ELSA Victory II AGP Banshee

by Ga'ash Soffer on January 18, 1999 12:43 PM EST


The Elsa Victory II board is based on 3Dfx's first true 2D/3D single chip solution, the Voodoo Banshee. The Banshee is, in essence, a bastardization of the Voodoo2 chipset, boasting a higher (100Mhz vs 90Mhz) clock speed, unified memory architecture, Glide support, no single pass multitexturing, and of course, blazing fast 2D (as if we need faster 2D). The Elsa board adds high-performance 16MB SGRAM to the picture.

The Board, Installation, Manual, Drivers, and Game Bundle

After emptying the oversized Elsa Victory II box (how come video card boxes have to be so big?), I took a look at the Elsa Victory II board. As with 12MB Voodoo2 boards, the Elsa Victory II had memory chips on the back side of the board (4 out of the 8 2MB SGRAM pieces, manufactured by SEC, Korea). Unlike the Voodoo2 board, it is a normal sized board, with only 1 rendering processor equipped with a fairly large heatsink.

The installation of the Elsa Victory II went well. There were no quirks which I encountered, and the documentation described in painful detail the installation methods. One strange thing which I noticed was that Elsa prints the same installation guide for both the Victory II and the Erazor II, meaning you get the same book, regardless of what product you buy. Whether or not this makes a difference is debatable, but what I would have liked is that the English version of both the manual and the installation guide is buried somewhere in the middle (actually, at the end). However, it is expected that the German version (Elsa is a German card manufacturer) of the manual will be first up. Other than that, the manual is excellent. I particularly liked the fact that Elsa took the time to include a pretty informative section in their manual titled "All About Graphics" This portion of the manual talks about, in order:

The 3D Pipeline
-Object Data, Tessellation, Geometrical Transformation, Rendering, Display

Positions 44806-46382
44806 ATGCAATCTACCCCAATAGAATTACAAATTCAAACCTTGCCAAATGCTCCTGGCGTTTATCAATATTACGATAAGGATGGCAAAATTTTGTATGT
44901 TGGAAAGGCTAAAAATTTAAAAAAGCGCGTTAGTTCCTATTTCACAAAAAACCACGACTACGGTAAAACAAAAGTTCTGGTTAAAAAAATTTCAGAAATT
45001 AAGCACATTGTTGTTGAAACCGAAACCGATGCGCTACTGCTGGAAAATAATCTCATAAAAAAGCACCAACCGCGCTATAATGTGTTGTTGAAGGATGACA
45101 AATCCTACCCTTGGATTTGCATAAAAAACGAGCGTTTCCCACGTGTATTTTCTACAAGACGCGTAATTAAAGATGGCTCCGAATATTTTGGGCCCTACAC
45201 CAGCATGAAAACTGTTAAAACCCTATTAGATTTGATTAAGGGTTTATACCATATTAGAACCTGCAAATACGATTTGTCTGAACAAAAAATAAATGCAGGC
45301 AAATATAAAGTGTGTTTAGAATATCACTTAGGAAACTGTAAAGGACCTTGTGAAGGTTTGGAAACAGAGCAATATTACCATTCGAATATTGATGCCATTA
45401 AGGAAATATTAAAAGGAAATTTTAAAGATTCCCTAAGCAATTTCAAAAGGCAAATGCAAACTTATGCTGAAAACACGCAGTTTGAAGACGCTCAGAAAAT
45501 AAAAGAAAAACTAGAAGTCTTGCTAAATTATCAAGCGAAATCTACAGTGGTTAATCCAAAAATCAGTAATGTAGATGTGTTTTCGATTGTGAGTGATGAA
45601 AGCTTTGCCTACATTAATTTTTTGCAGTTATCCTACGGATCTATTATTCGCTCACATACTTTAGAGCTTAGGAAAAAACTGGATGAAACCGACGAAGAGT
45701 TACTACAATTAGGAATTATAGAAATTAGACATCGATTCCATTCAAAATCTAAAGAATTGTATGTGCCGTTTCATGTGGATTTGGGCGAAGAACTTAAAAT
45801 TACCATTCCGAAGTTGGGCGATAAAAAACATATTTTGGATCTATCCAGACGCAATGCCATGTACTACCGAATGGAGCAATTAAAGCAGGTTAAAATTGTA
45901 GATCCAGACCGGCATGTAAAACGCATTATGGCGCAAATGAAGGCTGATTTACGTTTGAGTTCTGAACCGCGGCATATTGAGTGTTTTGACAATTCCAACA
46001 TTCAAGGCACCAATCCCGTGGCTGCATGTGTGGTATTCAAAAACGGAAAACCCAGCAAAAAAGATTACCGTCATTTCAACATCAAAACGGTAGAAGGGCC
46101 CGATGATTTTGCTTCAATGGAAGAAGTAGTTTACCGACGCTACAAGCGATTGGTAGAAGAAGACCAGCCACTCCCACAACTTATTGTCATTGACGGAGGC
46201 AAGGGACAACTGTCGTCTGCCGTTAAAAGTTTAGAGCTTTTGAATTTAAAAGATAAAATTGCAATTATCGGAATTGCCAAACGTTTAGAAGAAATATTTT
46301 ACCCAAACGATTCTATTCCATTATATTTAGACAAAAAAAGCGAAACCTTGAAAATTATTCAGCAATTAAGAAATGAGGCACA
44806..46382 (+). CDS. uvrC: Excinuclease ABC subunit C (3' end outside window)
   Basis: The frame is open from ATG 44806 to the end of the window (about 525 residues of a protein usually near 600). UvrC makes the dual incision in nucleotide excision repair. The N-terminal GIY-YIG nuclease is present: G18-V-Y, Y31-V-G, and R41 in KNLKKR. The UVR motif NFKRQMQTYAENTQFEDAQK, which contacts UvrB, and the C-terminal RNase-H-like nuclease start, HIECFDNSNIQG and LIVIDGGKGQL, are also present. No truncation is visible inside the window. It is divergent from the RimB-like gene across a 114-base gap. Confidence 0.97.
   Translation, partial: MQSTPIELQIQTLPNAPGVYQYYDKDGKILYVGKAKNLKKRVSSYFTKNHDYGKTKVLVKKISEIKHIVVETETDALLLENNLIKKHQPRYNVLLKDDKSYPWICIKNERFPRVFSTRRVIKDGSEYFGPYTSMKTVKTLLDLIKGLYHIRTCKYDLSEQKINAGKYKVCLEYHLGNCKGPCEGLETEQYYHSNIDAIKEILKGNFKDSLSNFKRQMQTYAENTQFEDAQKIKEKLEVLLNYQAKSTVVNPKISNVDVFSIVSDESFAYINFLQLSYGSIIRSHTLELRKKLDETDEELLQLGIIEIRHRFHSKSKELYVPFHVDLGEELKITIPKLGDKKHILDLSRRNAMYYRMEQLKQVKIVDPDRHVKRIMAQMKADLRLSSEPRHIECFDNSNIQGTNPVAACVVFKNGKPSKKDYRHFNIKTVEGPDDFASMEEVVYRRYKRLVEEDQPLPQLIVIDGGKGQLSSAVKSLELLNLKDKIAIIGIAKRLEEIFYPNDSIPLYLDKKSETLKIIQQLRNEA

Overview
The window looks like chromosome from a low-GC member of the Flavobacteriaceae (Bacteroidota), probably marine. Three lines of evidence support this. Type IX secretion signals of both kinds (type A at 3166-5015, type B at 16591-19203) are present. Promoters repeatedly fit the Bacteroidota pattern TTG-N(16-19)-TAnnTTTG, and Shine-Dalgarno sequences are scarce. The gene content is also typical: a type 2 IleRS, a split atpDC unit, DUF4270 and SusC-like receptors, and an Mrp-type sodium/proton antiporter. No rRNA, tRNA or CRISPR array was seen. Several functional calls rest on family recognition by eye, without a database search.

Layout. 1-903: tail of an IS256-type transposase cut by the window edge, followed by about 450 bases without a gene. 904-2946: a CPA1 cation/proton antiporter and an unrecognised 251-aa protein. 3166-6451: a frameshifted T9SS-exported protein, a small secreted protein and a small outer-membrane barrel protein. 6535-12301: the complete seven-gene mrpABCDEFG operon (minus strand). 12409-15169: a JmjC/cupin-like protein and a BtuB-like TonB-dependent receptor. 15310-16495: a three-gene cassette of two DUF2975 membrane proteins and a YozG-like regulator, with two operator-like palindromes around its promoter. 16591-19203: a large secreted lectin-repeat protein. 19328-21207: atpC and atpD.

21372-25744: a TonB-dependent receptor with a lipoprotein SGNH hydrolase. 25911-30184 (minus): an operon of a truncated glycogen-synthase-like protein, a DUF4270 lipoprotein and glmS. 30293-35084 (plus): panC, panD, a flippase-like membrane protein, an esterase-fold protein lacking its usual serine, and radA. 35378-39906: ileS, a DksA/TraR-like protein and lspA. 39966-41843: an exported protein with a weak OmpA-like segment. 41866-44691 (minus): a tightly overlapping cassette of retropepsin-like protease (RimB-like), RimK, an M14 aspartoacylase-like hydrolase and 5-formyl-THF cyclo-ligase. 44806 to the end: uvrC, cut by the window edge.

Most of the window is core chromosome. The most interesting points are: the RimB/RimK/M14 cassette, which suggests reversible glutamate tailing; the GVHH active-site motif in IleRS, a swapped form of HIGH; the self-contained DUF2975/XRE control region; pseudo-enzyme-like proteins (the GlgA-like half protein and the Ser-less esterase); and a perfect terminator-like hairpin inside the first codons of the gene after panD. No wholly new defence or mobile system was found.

3D interfaces
-Direct3D, Immediate mode and Retained mode

Color Palettes
-Direct Color


setting.jpg (24266 bytes)

The drivers are relatively plain, offering a few options such as force trilinear filtering, Vsync-off, limit Glide programs to 2 MB texture memory, etc. (Once you click on the Options... button) While I would prefer more tweaking options, such as an overclocking utility, the Elsa Victory II drivers offer enough settings for most users, without confusing them by adding a million settings which end up never being used. All in all, the Victory II drivers aren't amazingly feature packed, but they get the job done. There were no performance quirks with these drivers, as long as Vsync was disabled.

The deal with the actual Banshee's drivers is a different story. First of all, the ICD is still beta from 3Dfx, and not released with this product. (If you want to play Quake2 games, I recommend downloading the MiniGL 1.46 drivers from 3Dfx's web site) With the Voodoo2, the need for an OpenGL ICD was not as great because the Voodoo2 could not render in a window. Since most apps which require an OpenGL ICD are professional design applications (such as 3D Studio MAX, even though that particular example supports D3D rendering as well) use window rendering, the Voodoo2 could not be of much use anyway. Also, the Voodoo2 and the Banshee are both gaming cards. Nowadays, with games such as Quake 3 Arena (which requires an OpenGL ICD) in the future, an OpenGL ICD for both the Voodoo2, and the Banshee is inevitable.

Game Bundle

The Victory II comes with Accolade's Test Drive 5 (full) and a bunch of trial versions of popular (yet crappy) games such as Incoming, Forsaken, MotoRacer, Terracide (this one is absolutely horrible), Tomb Raider II (ditto) and Monster Truck Madness 2. Test Drive 5 is the plus of the Victory II's game bundle, but all the other trial versions aren't worth the paper CD-holders they're in (ok, they aren't that bad (w/the exception of...well you get the point :). I personally don't look at the game bundle *at all* when purchasing hardware, but if you want a few extra games to test out your card, or the full version of Test Drive 5 (which I heard was a good game), then take the game bundle of the Victory II into consideration when making your purchasing choice.

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